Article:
Beta Opens Electric Aircraft Manufacturing Plant, Launches Production
While publicly traded electric aircraft startups trumpet every financial and technical milestone to reassure shareholders, Beta Technologies has made substantial progress within the relative sanctuary of private ownership.
Two piloted, full-scale demonstrators have logged more than 500 flights, with both conventional and vertical takeoffs and landings. Hundreds of electric motors have completed more than 10,000 hr. of ground testing. And on Oct. 2, Beta opened its manufacturing facility at Patrick Leahy Burlington International Airport in Vermont.
- The manufacturing facility can produce 300 aircraft a year
- A type-design motor is flying on demonstrators
- Production-intent battery systems are taking shape
A visit by Aviation Week to Burlington in August underlined Beta’s quiet progress, from the aircraft on routine test flights, motors undergoing endurance runs and battery packs being built to the wing-assembly fixture already in position in the nearly complete manufacturing facility.
This is not a pilot production facility like those where Joby Aviation and Archer Aviation are assembling their first aircraft. The first prototypes of Beta’s electric aircraft will be manufactured on the same tooling and in the same building where certified production aircraft are scheduled to begin rolling off the line in 2025.
Those first aircraft will be the CX300 electric conventional-takeoff-and-landing (eCTOL) version of Beta’s Alia design. The startup decided in 2022 that customer demand for an electric aircraft justified moving ahead first with a fixed-wing version that would be easier to certify. FAA certification is targeted for 2025.
CX300 deliveries to customers such as Bristow Group and United Therapeutics will bring in revenue while Beta continues development of the A250 electric vertical-takeoff-and-landing (eVTOL) version of the Alia, planned for certification in 2026. Both versions are 80% common and will be built on the same tooling.
Founded in 2017, Beta has raised more than $800 million from private investors, ranking it fourth in the advanced air mobility industry in total funding secured behind Joby, Archer and Lilium. Beta says it has invested more than $150 million in capital facilities, including the manufacturing plant.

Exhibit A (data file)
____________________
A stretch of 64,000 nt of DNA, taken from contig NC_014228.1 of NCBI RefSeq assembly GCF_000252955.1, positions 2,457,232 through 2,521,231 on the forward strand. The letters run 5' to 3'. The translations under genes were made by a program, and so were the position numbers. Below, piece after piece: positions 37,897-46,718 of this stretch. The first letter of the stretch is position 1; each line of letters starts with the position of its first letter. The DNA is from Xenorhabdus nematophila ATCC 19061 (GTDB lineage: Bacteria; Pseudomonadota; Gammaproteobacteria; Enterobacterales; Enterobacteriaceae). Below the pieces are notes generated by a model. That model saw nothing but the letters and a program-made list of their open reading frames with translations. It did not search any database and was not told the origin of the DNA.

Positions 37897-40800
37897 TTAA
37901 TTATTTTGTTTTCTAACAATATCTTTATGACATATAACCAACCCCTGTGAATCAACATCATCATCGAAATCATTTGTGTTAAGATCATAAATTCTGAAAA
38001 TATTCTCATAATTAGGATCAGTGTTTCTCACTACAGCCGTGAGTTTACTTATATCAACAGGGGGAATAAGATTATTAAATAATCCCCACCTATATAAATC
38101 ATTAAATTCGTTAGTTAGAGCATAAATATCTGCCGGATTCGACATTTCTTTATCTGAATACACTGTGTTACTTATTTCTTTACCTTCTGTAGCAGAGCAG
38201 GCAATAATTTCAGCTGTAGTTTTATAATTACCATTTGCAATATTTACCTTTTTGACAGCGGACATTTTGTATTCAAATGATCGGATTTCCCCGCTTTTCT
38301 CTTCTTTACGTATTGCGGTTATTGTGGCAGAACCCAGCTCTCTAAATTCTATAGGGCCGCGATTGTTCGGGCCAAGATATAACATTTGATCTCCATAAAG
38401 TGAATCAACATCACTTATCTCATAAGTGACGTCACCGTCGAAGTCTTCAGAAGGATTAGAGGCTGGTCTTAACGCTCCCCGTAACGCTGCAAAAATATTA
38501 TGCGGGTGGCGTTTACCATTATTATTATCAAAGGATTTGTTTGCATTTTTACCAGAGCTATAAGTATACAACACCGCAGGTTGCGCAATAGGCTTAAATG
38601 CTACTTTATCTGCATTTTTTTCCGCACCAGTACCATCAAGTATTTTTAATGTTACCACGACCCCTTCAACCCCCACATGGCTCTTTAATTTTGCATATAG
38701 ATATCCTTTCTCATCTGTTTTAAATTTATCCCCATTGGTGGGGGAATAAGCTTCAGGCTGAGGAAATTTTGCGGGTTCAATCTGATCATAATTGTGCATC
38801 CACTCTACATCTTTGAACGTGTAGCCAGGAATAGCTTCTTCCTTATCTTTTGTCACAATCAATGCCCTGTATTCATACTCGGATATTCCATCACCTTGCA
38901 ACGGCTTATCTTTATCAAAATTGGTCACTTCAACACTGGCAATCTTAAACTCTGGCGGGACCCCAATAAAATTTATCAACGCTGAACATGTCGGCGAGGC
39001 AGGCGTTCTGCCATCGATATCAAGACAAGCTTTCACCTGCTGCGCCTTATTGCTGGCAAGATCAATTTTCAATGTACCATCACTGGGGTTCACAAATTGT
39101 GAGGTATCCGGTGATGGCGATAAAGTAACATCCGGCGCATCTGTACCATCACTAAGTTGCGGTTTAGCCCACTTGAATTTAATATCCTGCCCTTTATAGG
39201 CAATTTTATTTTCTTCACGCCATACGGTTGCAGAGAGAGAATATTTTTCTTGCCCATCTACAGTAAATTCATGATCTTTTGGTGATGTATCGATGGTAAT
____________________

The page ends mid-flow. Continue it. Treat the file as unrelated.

Rather than be vertically integrated like Joby or outsource major aerostructures like Archer, Beta has elected to buy parts and assemble aircraft in-house. This will allow the startup to keep control of process changes as production ramps up and decide when and where to invest and automate.
Albany Engineered Composites (AEC), a supplier to Boeing and Airbus, is providing the “big bones” of the Alia’s composite primary structure. Automated tape-laying of the first wing skin was completed in late August at AEC in Salt Lake City. Solvay is supplying the carbon-fiber prepreg material system.
Other supplier partners announced by Beta include Garmin for the integrated flight deck, Triumph for the landing gear and Hartzell for the pusher propeller, which is fitted to both the eCTOL and eVTOL versions. Sensata Technologies is providing the pilot inceptors and Volz Servos the electromechanical rotary actuators for the flight control surfaces.
Advanced Integration Technology is providing the assembly tooling and equipment as well as supplying tooling to Beta’s composite parts suppliers. There are assembly positions for the wing, booms, empennage, fuselage and final assembly. Built on a 60-ft. tool, the one-piece wing is common to both Alia versions, although the eCTOL version does not have high-voltage wiring for the lift motors on the eVTOL variant.
Built on a 40-acre site and entirely powered by solar and geothermal energy, the 188,500-ft.² facility is designed for a production rate of up to 300 aircraft a year but could double its size in a Phase 2 expansion.
Beta also has locations in Montreal; Plattsburgh, New York; Raleigh, North Carolina; Springfield, Ohio; and Washington. A former Strategic Air Command airbase and a short flight from Burlington across Lake Champlain, Plattsburgh International Airport is home to Beta’s flight-test center, where two hangars house the demonstrators, telemetry system, pilot briefing facilities and test control room.
Expected to roll off the assembly line before year-end, the first prototypes will be used to prove out the manufacturing process and then go into testing with customers rather than straight into for-credit tests for FAA certification.
“Those first three or four aircraft are really line-commissioning aircraft,” says Kyle Clark, Beta’s founder and CEO. “We could put them straight into for-credit tests. We aren’t going to, for two reasons. One, there is a bit of a mind shift in aerospace around electrification, where we’re finding the ability to sell precertified aircraft. The other is that the learning curve is still really steep on not so much the design, but the process. And we will have a faster type and production certification if we tighten up that process.”